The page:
36

The trait that makes Dolores Umbridge, and other characters, repulsive, is sadism. Enjoying the suffering of others, enjoying causing pain - we find that unforgivable. A villain who hurts others due to some twisted perception of it being right and necessary - they can (theoretically) come to understand that their motivation was wrong. But for Umbridge, who ...


25

The protagonist is the person whose story you tell. The protagonist can be a witness to important events that he doesn't have a hand in, or she can be the sidekick to a hero, but the story must focus on how the protagonist experiences these events. The protagonist might not be the most important person from the perspective of a historian evaluating an ...


19

By inviting the relevant people (or their families) to your creative team. Many books and movies are made "with the cooperation of" so and so. This can mean a single interview, or just permission to to use certain materials, or it can involve multiple interviews or bringing in the person to the set (if filmed). In other cases, the relevant person, or a ...


19

IN GENERAL for the modern novel, the MC is the one with a problem to solve, the MC has to take the risks, and the MC has to solve the problem. One exception to this rule I can think of is Dr. Watson in the Sherlock Holmes series, he is the "MC" that tells the story. Most analysts believe Doyle did this specifically to hide the thoughts and feelings of ...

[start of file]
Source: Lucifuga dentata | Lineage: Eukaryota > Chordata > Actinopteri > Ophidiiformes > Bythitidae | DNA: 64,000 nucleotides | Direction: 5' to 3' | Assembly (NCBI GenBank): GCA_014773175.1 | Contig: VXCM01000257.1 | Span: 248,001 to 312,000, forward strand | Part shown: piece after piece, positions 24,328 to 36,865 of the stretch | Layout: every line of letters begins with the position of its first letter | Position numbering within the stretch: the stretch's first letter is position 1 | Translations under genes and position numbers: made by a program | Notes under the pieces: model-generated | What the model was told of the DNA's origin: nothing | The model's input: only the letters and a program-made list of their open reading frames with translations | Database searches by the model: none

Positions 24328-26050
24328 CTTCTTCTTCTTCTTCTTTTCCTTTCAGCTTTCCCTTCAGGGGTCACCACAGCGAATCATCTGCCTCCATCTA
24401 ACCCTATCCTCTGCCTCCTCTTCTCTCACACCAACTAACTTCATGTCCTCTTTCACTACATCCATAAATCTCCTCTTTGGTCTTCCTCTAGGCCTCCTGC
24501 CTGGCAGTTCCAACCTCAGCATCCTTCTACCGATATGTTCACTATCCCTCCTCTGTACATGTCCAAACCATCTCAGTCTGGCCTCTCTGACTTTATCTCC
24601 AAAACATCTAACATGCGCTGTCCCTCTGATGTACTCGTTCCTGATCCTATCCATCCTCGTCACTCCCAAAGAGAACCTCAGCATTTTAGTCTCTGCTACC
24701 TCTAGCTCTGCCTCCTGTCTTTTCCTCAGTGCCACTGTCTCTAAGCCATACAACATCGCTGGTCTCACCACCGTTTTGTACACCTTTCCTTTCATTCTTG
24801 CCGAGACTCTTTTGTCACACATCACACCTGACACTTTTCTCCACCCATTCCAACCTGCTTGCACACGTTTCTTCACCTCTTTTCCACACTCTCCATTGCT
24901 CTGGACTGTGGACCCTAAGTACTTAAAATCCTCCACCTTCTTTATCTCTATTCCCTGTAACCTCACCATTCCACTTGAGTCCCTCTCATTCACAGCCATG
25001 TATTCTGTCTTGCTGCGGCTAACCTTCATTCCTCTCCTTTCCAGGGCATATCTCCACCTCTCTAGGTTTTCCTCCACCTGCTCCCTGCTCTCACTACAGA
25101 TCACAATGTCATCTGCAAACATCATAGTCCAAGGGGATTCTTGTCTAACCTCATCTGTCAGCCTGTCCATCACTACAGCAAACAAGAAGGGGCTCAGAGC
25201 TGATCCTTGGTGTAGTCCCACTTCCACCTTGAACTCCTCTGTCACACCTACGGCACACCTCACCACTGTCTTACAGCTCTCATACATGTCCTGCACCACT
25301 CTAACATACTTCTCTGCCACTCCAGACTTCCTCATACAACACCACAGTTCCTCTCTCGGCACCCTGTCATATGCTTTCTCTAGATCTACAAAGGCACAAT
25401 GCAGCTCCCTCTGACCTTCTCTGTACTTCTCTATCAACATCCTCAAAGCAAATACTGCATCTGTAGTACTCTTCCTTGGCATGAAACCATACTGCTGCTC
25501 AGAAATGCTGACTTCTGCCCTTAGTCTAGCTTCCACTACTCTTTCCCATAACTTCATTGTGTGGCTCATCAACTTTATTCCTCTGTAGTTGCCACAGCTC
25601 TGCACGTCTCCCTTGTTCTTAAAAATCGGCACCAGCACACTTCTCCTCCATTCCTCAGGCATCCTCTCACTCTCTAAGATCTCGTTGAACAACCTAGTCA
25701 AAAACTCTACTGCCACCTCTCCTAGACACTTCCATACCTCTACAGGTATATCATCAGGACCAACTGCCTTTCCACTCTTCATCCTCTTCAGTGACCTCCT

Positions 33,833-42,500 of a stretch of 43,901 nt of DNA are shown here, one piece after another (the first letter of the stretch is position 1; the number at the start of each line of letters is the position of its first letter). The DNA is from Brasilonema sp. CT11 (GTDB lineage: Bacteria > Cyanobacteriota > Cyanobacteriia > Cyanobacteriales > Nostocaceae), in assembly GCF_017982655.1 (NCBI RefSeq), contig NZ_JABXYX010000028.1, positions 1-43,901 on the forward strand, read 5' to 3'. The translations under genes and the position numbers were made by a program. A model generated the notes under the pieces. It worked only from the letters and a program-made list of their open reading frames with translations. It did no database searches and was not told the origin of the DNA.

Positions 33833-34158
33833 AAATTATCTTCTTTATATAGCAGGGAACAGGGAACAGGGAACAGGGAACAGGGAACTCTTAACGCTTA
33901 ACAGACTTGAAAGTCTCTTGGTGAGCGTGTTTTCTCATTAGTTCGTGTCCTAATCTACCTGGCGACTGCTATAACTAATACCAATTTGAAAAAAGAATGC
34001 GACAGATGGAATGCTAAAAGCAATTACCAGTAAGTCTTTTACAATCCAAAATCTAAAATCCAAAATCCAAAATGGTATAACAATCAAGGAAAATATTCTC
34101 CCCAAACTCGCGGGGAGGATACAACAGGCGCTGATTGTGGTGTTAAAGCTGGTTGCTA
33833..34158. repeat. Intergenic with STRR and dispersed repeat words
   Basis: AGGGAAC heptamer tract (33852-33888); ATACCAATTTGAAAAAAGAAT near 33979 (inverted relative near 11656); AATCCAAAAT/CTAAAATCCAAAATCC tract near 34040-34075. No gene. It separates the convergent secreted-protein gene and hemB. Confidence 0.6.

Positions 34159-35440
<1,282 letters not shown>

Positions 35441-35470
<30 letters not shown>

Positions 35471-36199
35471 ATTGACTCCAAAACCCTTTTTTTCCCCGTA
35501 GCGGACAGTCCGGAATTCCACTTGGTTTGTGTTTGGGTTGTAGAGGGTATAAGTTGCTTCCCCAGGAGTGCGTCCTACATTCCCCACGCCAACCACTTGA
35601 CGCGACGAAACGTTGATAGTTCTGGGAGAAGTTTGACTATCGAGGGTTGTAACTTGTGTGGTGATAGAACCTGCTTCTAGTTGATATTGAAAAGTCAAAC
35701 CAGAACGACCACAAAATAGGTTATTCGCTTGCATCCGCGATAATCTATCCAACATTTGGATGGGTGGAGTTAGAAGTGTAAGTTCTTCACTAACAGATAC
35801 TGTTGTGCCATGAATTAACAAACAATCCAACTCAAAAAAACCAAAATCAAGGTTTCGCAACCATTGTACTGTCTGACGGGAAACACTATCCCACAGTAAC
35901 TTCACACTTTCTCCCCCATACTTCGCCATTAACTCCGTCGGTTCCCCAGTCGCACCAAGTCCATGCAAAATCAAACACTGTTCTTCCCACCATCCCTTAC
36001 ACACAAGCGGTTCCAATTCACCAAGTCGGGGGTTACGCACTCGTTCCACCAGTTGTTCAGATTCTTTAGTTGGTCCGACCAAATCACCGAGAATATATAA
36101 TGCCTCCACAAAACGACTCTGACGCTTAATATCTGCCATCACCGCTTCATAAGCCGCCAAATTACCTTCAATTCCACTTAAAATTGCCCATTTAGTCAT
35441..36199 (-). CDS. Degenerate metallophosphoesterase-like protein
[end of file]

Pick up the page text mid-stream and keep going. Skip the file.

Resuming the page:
15

In my opinion: you should let the condition speak for itself. I agree with Alexander when he says that people who hold authors' feet to the fire are overblowing things, as a lot of these people would probably feel safer about themselves if whatever condition they have could easily be tied to a character who was diagnosed with the same thing. If you want one ...


13

It can work sometimes, especially if your main character is a pinball protagonist who is simply caught up in events happening around them or to them. For instance Arthur Dent is very clearly the main character of Hitch Hiker's Guide to the Galaxy, but for a large portion of the book series he instigates almost nothing and does almost nothing on his own. ...


12